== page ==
The recent interest rate jumps were far from unprecedented. In the 1980s and 1990s, overstretched banks regularly found themselves without money to meet withdrawals. There was no panic at the time, as the media never reported these things and there was no interbank market.

The central bank stepped in to provide emergency loans. These had become commonplace, and some banks began deliberately using the tactic as a matter of routine, to extract more loans from the central bank. Although the banks would receive a slap on the wrist in punishment for their misbehaviour, this did little to deter repeat offenders. Bankers and local politicians would jokingly say: “The thrill justifies the sin.”

The rapid growth of bank loans after the early 1980s, coupled with lax credit standards, resulted in non-performing loans that accounted for 30-40 per cent of loan books by the late 1990s. To prevent a repeat of that episode, the central bank is now playing tough. It is to be hoped that the rules of the game will change over time.

China needs higher interest rates to cool its property bubble, reduce wasteful investments and minimise the extent to which ordinary savers subsidise business. The government remains reluctant to undertake a full liberalisation of the credit market. But even before it does, market forces are driving interest rates higher.

The writer is the author of ‘Inside China’s Shadow Banking: The Next Subprime Crisis?’

About bambooinnovator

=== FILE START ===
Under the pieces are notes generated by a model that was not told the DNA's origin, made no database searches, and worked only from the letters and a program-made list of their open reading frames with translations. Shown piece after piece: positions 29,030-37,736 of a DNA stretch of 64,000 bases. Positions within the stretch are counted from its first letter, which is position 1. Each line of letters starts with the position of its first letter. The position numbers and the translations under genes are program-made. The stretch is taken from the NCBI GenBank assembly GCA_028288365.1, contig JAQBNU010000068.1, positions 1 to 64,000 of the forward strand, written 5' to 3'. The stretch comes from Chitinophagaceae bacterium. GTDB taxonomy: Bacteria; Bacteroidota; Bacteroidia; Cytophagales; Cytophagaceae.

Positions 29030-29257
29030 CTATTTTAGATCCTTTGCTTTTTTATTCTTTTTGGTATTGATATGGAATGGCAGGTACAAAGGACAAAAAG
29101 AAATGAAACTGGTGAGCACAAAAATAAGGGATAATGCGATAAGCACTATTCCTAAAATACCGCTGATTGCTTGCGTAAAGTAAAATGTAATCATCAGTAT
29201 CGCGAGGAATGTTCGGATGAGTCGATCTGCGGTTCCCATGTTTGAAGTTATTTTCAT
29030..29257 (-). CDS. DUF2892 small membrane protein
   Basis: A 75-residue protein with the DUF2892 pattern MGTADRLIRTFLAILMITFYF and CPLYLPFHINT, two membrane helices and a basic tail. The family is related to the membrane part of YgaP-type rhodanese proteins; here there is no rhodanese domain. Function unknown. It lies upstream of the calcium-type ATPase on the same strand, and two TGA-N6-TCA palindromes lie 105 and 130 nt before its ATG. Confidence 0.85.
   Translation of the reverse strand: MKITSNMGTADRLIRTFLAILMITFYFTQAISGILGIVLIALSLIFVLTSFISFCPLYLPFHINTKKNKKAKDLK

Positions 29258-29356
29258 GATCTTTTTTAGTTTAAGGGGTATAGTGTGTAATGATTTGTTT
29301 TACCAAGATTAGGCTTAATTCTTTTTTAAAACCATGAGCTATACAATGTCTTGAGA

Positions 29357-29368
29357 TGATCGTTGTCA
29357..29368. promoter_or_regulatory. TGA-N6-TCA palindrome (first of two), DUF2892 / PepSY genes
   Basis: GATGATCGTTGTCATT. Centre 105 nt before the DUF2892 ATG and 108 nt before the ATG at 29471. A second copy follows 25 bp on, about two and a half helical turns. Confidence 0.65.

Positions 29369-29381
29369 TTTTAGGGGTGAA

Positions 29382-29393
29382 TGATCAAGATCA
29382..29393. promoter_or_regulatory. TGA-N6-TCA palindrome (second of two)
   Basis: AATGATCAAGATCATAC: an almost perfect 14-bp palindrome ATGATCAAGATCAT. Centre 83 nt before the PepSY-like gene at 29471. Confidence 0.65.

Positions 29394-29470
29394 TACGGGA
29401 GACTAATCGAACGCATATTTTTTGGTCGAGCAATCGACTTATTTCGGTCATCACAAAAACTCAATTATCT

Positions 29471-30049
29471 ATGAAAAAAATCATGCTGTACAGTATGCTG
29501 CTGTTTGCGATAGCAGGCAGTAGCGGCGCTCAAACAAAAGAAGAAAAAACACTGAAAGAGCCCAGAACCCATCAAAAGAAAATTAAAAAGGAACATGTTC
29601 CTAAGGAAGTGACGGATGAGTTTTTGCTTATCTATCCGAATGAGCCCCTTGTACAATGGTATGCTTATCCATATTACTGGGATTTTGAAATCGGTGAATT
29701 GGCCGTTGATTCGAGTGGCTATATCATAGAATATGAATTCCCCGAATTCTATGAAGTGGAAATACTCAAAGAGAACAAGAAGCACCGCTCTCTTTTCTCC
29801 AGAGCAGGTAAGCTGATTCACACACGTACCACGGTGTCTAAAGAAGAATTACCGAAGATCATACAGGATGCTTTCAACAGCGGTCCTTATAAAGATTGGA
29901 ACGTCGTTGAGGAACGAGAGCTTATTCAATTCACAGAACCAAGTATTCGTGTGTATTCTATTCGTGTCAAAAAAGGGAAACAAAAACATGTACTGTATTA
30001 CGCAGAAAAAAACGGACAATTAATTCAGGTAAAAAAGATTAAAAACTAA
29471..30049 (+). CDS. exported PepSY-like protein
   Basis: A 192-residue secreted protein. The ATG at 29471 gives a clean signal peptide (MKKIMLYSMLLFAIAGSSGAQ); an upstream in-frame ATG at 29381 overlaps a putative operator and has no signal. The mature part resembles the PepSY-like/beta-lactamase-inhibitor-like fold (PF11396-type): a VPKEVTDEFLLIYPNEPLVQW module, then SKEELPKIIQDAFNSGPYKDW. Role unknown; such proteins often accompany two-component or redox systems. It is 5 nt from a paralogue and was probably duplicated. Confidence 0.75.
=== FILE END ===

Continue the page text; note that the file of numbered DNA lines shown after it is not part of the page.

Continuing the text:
Kee Koon Boon (“KB”) is the co-founder and director of HERO Investment Management which provides specialized fund management and investment advisory services to the ARCHEA Asia HERO Innovators Fund (www.heroinnovator.com), the only Asian SMID-cap tech-focused fund in the industry. KB is an internationally featured investor rooted in the principles of value investing for over a decade as a fund manager and analyst in the Asian capital markets who started his career at a boutique hedge fund in Singapore where he was with the firm since 2002 and was also part of the core investment committee in significantly outperforming the index in the 10-year-plus-old flagship Asian fund. He was also the portfolio manager for Asia-Pacific equities at Korea’s largest mutual fund company. Prior to setting up the H.E.R.O. Innovators Fund, KB was the Chief Investment Officer & CEO of a Singapore Registered Fund Management Company (RFMC) where he is responsible for listed Asian equity investments. KB had taught accounting at the Singapore Management University (SMU) as a faculty member and also pioneered the 15-week course on Accounting Fraud in Asia as an official module at SMU. KB remains grateful and honored to be invited by Singapore’s financial regulator Monetary Authority of Singapore (MAS) to present to their top management team about implementing a world’s first fact-based forward-looking fraud detection framework to bring about benefits for the capital markets in Singapore and for the public and investment community. KB also served the community in sharing his insights in writing articles about value investing and corporate governance in the media that include Business Times, Straits Times, Jakarta Post, Manual of Ideas, Investopedia, TedXWallStreet. He had also presented in top investment, banking and finance conferences in America, Italy, Sydney, Cape Town, HK, China. He has trained CEOs, entrepreneurs, CFOs, management executives in business strategy & business model innovation in Singapore, HK and China.